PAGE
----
“The single work in oil by the entrance of gallery provides the opening sonata of this symphony. It is a painting that creates a huge visual impact: the massive body of a just-slaughtered bull lies flayed and still bleeding. The rapid and unruly brushwork reveal the artist’s agitation and absorption. This prelude work serves two purposes here: first, creating suspense and firing visitors’ interest and imagination for what they are about to see inside the exhibition; and second - since in terms of image and concept the painting recalls Zeng’s earlier works, in particular the ‘Meat Series’ (1992) and ‘Human Being and Meat’ (1993) – establishing a dialogue across time and space, implicitly suggesting the historic dimension of this exhibition.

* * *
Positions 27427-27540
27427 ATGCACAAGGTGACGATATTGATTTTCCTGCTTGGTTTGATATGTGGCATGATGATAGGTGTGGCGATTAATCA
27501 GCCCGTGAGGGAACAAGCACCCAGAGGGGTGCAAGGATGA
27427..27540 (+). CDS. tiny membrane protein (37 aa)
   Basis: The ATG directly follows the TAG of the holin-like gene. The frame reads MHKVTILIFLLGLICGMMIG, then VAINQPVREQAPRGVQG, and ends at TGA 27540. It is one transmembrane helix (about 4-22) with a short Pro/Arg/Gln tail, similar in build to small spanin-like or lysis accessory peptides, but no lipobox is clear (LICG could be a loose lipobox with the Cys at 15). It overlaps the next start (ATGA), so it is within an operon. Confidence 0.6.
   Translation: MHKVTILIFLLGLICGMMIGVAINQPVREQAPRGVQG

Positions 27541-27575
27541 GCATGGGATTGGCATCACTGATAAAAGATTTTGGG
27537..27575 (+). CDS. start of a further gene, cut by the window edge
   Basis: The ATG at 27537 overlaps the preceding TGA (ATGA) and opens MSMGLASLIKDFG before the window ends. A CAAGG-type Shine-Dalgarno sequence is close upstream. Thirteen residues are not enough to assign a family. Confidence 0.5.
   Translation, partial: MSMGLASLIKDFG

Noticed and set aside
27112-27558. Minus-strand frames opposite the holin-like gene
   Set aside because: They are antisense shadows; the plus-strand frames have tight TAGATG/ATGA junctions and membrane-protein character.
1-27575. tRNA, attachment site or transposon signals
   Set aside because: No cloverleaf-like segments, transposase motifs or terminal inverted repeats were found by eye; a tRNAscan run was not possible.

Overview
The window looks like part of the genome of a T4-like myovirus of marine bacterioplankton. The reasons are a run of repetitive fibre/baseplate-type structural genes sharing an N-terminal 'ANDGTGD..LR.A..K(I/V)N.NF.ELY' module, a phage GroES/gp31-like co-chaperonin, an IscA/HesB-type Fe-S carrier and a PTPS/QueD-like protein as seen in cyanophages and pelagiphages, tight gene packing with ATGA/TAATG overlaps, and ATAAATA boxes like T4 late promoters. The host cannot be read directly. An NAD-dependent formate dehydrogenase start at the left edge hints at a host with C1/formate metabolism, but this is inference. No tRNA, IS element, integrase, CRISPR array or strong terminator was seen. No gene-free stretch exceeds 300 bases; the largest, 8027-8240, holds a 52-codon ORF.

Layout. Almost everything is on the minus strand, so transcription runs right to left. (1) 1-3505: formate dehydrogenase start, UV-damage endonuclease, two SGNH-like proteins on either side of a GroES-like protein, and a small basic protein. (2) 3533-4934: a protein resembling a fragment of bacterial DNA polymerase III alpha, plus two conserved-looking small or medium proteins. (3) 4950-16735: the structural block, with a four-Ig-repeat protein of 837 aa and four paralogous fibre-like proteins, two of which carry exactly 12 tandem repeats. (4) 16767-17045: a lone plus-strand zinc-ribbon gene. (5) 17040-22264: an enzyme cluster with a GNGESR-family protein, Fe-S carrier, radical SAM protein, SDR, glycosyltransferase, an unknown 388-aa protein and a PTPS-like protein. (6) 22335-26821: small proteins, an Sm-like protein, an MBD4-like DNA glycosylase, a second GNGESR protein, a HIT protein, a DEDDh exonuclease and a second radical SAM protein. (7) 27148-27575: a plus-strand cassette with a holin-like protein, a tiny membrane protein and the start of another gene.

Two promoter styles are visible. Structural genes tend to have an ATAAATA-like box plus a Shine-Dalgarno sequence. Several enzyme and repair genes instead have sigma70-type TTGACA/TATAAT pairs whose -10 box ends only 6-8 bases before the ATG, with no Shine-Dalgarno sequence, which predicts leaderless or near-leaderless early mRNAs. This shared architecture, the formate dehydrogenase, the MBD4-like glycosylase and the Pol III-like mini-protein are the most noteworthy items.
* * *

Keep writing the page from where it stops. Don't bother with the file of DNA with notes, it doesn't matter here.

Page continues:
Following the staircase beside this painting on up to the second and third floors, the works in oil displayed here continue to be in the painterly medium, but as we shift through space they come to constitute two groupings, each with its particular content and visual logic. Two ten-meter canvases span the entire width of the gallery’s second floor, to date the largest paintings the artist has created; these can be viewed as the first movement of the symphony that is this exhibition. In both paintings random brush strokes depict an abstract landscape – or more accurately, the image of a landscape that is in the artist’s mind. The two paintings here show wildernesses scorched by wildfire on canvases extended widthwise to the very limit. Withered tree branches contorting skyward create a screen across the foreground. Beyond, white-hot flames leap and play, leaving dull-red coals shimmering in the deep places of the dense thicket. But it is the different primary hues of the two works — one all silver gray, the other in reds, yellows, blues and greens — that create such a powerful contrast between them, and each expresses a quite different creative concept. Hung across from each other, viewers are compelled to study the detail in the works. This is the traditional way of appreciating scroll paintings and also how these two works were hung in the artist’s studio while he created them. Stood between them, as you contemplate one work you lose sight of the other.